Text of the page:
Here are some of my other initial impressions of Buenos Aires—two are sort of personal, two are sort of general. If you missed it, my first impression was “What A Shitty City.”

1. It would be really easy to gain a lot of weight here. There are bakeries on almost every block in the areas where I spend most of my time with incredibly tempting window displays. And, from my experience so far, the tastes live up to the advertising.

Options at Heladeria Jauja

Ice creams at Jauja

Add to this the fact that there are ice cream shops every four blocks selling creamy, intensely flavored deliciousness. Most places offer an amazing range of 30-40 flavors. Most shops offer a “cuarto,” which is a size that allows for three flavors. It is a little large, but I have managed it. Last week, I may have had ice cream four days in a row at four different places. They all were so good that I would not be able to pick a favorite without further testing.

2. I am too old for this. I heard a lot about how late everything happens in Buenos Aires before I got here. Experiencing it is a whole different thing. On my first night in town, I met friends from DC who now live in Bs As. We went to dinner. At 9.00 pm. And the restaurant was only 25% full. When we left about two hours later, every table was full, and more than one included children under the age of 10. Most restaurants do not even open for dinner until 8.00 or 9.00 pm, and they do not really want you to arrive that early.

This week, I left my house after 10.00 pm to meet someone for dinner and drinks. When I arrived, we had the whole lounge area to ourselves (there were diners and people at the bar). It got busy around midnight. I arrived home at 1:30 am. Me! The early bird! (P.S. I had a very hard time in class the next day.)

Although I have not experienced it yet, this is how typical Saturday nights work. People meet for dinner around 10 pm. When they finish, they go to someone’s apartment for “la previa,” which is drinks, talking, and maybe a card game or something. No one leaves for a club before 2.00 am, and it is normal to get home at sunrise. If I ever manage to pull this off, I will let you know.

From what I can tell, businesses do not open that much later here to accommodate for the fact that people stay up so much later. Basically, I think people here are just exhausted all of the time.

3. Crossing the street is dangerous. In Bogotá, crossing the street was dangerous because I could not see the traffic light to know what color it was. Buenos Aires takes this to a whole different level. I do not have to cannot worry about seeing the traffic lights because often there are not any. As in, there are numerous intersections that have no traffic guidance. At all. No traffic lights. No stop signs.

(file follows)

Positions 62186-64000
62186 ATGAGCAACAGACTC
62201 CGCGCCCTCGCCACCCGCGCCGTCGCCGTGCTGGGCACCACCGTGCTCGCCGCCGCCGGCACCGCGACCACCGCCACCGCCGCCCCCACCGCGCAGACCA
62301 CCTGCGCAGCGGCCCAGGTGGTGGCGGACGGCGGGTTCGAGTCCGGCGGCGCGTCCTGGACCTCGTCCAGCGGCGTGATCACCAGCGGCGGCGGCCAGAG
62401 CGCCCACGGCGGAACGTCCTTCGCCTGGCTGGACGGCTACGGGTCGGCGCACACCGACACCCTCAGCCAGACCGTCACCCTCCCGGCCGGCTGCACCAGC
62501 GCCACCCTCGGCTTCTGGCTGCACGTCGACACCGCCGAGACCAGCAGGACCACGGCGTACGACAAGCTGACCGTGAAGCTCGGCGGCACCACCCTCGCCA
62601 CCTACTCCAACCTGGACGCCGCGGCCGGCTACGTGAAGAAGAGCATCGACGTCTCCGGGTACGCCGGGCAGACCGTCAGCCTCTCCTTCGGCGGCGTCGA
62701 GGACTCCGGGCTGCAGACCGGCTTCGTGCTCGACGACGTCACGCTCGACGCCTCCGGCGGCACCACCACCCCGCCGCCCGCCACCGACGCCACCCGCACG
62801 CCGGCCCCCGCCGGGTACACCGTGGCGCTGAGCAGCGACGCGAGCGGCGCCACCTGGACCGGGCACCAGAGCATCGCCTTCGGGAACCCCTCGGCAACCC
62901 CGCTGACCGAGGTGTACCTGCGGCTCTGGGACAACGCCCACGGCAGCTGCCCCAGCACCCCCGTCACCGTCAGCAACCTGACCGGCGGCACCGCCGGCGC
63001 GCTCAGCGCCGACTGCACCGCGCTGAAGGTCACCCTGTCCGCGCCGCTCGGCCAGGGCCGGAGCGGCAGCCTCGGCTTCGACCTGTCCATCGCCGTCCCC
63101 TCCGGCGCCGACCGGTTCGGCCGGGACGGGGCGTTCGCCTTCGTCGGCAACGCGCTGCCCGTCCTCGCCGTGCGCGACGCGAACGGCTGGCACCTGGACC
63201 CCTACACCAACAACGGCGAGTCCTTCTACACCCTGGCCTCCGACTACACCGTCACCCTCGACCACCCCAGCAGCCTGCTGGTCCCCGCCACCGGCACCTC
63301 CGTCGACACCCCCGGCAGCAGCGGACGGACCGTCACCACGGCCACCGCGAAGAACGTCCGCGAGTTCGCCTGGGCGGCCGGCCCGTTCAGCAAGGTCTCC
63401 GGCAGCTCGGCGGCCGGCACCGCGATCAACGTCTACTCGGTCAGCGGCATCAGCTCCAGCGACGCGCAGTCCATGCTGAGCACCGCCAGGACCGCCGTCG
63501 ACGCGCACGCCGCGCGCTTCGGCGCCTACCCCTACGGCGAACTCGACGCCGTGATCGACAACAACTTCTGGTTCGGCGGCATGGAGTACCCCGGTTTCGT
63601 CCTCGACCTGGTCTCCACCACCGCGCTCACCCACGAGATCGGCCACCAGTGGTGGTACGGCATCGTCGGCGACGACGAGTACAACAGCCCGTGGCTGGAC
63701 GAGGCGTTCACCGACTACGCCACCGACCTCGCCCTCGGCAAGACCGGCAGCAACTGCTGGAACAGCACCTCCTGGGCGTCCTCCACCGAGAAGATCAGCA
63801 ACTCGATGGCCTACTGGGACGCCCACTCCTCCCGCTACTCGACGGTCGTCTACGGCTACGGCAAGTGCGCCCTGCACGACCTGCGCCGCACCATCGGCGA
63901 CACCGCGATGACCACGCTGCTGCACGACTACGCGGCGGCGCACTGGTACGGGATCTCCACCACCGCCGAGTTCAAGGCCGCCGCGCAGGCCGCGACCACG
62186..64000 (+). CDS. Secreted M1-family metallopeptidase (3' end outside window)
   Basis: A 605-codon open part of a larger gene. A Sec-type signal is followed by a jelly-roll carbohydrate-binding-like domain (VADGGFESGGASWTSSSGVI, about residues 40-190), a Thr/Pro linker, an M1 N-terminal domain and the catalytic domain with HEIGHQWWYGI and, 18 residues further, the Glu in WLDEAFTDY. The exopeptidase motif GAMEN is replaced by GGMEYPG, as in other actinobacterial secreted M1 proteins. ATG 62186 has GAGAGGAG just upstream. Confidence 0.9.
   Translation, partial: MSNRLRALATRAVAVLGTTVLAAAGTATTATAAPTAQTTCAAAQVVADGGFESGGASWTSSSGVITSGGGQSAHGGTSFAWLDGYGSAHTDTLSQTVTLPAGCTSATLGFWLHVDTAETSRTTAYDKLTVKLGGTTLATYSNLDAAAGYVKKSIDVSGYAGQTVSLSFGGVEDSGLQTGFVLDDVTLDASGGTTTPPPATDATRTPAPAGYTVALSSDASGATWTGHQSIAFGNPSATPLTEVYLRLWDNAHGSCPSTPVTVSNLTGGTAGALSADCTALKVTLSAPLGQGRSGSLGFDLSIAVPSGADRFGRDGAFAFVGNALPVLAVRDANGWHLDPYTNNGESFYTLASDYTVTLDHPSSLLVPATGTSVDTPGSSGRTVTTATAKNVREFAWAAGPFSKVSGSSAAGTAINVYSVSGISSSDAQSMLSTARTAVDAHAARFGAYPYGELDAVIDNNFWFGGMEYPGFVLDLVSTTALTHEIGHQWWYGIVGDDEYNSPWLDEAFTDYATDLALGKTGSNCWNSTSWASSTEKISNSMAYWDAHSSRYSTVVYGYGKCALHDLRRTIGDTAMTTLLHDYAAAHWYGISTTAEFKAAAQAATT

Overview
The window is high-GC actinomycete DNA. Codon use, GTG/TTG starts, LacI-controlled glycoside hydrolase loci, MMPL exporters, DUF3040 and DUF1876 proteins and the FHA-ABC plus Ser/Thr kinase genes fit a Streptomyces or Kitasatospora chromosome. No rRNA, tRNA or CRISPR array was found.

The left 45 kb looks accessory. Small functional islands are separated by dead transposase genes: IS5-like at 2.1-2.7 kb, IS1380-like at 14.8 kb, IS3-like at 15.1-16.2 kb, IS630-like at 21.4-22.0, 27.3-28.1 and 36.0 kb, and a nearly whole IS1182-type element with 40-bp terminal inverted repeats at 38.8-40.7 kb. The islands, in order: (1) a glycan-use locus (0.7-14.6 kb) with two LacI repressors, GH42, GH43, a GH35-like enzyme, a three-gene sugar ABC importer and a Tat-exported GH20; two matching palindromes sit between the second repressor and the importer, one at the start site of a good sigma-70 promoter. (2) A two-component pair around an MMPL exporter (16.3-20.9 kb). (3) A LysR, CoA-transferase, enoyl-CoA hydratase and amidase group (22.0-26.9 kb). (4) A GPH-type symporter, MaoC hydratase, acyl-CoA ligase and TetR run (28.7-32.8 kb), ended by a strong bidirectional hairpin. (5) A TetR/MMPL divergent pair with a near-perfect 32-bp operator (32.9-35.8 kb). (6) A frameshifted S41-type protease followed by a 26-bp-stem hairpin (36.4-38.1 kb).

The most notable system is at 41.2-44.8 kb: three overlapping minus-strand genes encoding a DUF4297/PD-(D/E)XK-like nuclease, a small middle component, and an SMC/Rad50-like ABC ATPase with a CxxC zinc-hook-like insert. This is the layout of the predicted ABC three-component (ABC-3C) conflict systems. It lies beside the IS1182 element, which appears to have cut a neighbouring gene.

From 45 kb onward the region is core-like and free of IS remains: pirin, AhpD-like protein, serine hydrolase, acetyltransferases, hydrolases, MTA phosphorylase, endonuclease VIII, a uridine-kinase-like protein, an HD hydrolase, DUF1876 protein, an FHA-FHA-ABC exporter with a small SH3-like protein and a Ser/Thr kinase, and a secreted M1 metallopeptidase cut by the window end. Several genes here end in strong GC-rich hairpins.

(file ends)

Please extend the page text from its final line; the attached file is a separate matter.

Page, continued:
This means that cars and people both are risking bodily harm when they venture into the intersection. I honestly do not understand how cars are supposed to know who has the right of way. I have stood on some corners watching the traffic, and while cars slow down as they approach, they do not come close to a complete stop before looking to see if it safe to proceed. Somehow it seems to work most of the time, but I don’t trust it.

4. People love their locks. In a way that is dangerous. 

The situation: You are always locked in or out. People here lock their apartment doors from the inside. With keys. After they locked themselves inside their buildings. With locks that require the use of a key to get out. I believe that in the US, most states require that exit doors open without a key.

Safe deadbolts

Safe deadbolts

In Colombia, my three-week homestay also had us locked into the house and into the property with a padlocked gate. I moved to an apartment where the deadbolt operated with a thumb turn on the inside (phew).

However, we were locked into the building. The only keys were held by the three “porteros” (doormen), who were on duty 24 hours. We could get in or out at any time (unless the portero was opening the garage gates or in the bathroom). None of us had keys to the front door, so if there had been an emergency, I sure hope he would have unlocked the door before running. Porteros do not seem to be as common in Bs As so I have a key to the front door of my building. I am not sure which is safer.

The reasoning(?): It was explained to me that people do this for security. I also have been told that since most buildings in both countries are made of concrete, fires are rare and I should not worry. Oh, ok.

Inconvenience: There is a huge inconvenience factor. When a visitor comes, you cannot buzz them in. You physically have to go downstairs to let them in, and physically go downstairs to let them out. If you are meeting up with someone at their apartment before heading out, they would rather not do this up-and-down game so you are left standing on the street while they finish getting ready and come down to meet you. This also means you cannot dash inside to use their bathroom before heading out. (Not that I know this from personal experience or anything.)

Typical Argentine keys

Typical keys in Bs As

Awkward and dangerous situations: What about going on a date? The idea of going to someone’s apartment and relying on them to let me out is uncomfortable. Even more so, this set up is dangerous for anyone who is suffering physical abuse in the home. Through working with domestic violence survivors I have learned how difficult it can be to walk away from an abusive relationship. Here, there is an extra physical barrier to leaving. I think of clients who escaped a violent episode by leaving their apartments or homes and seeking at a neighbor’s who now would be trapped. I also think about other physical abuse that happens in homes towards children and the elderly and their physical inability to get to safety.

Small bright side: In Bs As, at least the keys are interesting.